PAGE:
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Tipasa remain 2.JPG
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Location in Algeria
Coordinates: 36°35′31″N2°26′58″E / 36.59194°N 2.44944°E / 36.59194; 2.44944
Official nameTipasa
Criteriaiii, iv
Designated1982 (6th session)
Reference no. 193
Region Arab States
Endangered 20022006

Tipasa, sometimes distinguished as Tipasa in Mauretania, was a colonia in the Roman province Mauretania Caesariensis, nowadays called Tipaza, and located in coastal central Algeria. Since 1982, [1] it has been declared by UNESCO a World Heritage Site. It was declared a World Heritage Site in danger in 2002, [2] but was removed from the danger list in 2006 [3] following conservation efforts.



Punic trading post

Initially the city was a small ancient Punic trading-post.

Roman colony

Conquered by Ancient Rome, it was turned into a military colony by the emperor Claudius for the conquest of the kingdoms of Mauretania. [4] Afterwards it became a municipium called Colonia Aelia Augusta Tipasensium, that reached the population of 20,000 inhabitants in the fourth century according to historian Gsell. [5]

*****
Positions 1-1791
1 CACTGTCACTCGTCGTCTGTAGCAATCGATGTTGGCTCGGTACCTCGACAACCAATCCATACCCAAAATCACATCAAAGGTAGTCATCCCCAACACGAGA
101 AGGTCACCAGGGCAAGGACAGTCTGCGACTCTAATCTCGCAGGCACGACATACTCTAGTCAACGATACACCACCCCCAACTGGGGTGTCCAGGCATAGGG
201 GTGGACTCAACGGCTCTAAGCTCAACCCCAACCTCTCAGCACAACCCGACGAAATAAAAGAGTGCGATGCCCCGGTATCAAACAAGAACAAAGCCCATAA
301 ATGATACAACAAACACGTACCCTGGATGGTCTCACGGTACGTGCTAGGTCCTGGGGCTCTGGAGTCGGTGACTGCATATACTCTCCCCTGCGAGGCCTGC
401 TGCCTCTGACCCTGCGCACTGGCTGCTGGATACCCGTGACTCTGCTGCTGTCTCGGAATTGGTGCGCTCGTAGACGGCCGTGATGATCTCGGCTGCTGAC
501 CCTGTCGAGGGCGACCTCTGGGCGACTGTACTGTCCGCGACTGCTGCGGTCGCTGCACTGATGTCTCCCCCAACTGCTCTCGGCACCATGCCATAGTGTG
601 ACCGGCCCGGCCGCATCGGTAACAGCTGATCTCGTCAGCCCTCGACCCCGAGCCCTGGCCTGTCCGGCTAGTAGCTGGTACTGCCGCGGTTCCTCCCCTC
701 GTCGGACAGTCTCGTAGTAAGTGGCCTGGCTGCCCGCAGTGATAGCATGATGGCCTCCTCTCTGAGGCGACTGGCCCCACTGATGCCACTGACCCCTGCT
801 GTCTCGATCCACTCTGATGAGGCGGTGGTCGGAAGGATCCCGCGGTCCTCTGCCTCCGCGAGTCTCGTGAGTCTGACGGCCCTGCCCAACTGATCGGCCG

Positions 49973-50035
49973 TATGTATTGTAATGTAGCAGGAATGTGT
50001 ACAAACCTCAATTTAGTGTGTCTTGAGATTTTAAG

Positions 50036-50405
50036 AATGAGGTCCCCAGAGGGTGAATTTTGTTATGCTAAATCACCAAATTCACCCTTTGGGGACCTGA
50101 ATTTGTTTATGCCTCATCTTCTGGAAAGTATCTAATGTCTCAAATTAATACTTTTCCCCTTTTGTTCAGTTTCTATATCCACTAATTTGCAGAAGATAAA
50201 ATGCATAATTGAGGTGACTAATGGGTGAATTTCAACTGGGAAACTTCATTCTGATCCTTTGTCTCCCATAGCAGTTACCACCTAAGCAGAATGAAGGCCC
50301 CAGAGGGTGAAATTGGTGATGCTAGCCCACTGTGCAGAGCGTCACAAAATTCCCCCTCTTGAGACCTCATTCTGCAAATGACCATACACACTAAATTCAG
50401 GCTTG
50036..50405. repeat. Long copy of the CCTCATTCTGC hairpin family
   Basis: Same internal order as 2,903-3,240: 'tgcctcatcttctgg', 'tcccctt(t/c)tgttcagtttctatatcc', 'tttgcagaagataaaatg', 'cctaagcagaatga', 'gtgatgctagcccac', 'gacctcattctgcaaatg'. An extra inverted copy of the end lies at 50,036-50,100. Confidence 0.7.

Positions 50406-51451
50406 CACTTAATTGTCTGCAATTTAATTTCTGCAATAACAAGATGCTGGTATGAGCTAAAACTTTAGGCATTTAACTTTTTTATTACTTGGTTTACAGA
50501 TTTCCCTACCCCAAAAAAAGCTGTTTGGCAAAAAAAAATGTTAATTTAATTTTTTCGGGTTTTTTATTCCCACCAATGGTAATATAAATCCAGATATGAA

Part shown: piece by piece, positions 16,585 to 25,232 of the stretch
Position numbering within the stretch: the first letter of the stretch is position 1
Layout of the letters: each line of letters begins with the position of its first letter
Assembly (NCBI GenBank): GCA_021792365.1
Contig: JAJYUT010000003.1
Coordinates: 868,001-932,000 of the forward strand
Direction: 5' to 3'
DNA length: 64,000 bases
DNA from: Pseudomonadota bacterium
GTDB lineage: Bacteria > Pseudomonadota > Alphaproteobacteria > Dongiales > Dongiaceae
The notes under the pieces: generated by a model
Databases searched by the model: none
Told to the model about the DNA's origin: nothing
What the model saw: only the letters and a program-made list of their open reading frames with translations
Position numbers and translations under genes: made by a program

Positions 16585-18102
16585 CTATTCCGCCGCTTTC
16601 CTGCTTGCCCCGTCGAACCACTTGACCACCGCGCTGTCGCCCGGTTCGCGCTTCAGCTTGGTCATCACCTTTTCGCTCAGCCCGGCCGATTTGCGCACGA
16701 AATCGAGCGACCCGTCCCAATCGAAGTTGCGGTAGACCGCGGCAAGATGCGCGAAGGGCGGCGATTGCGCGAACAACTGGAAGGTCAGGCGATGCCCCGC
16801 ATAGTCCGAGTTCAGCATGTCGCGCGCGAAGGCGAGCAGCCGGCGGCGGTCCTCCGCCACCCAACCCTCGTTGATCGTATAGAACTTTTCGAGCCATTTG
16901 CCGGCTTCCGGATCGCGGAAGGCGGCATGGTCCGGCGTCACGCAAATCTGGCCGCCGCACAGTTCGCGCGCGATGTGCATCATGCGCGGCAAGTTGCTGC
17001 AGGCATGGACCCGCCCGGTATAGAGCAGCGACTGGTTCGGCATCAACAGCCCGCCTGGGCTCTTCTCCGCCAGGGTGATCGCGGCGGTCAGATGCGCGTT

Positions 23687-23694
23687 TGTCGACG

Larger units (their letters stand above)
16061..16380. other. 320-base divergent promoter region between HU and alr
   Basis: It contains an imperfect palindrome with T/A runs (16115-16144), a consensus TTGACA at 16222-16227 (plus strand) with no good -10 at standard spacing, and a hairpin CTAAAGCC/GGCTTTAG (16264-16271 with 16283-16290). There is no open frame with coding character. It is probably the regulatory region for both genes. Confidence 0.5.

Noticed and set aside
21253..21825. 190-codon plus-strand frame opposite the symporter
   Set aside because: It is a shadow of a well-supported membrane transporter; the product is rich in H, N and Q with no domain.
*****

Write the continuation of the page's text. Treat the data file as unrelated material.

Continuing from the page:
The Roman city was built on three small hills which overlooked the sea, nearly 20 km. east from Caesarea (capital of Mauretania Caesariensis). Of the houses, most of which stood on the central hill, no traces remain; but there are ruins of three churches the Great Basilica and the Basilica Alexander on the western hill, and the Basilica of St Salsa on the eastern hill, two cemeteries, the baths, theatre, amphitheatre and nymphaeum. The line of the ramparts can be distinctly traced and at the foot of the eastern hill the remains of the ancient harbour. [6]

The basilicas are surrounded by cemeteries, which are full of coffins, all of stone and covered with mosaics. The basilica of St. Salsa, which has been excavated by Stéphane Gsell, consists of a nave and two aisles, and still contains a mosaic. The Great Basilica served for centuries as a quarry, but it is still possible to make out the plan of the building, which was divided into seven aisles. Under the foundations of the church are tombs hewn out of the solid rock. Of these one is circular, with a diameter of 18 m and space for 24 coffins. [6]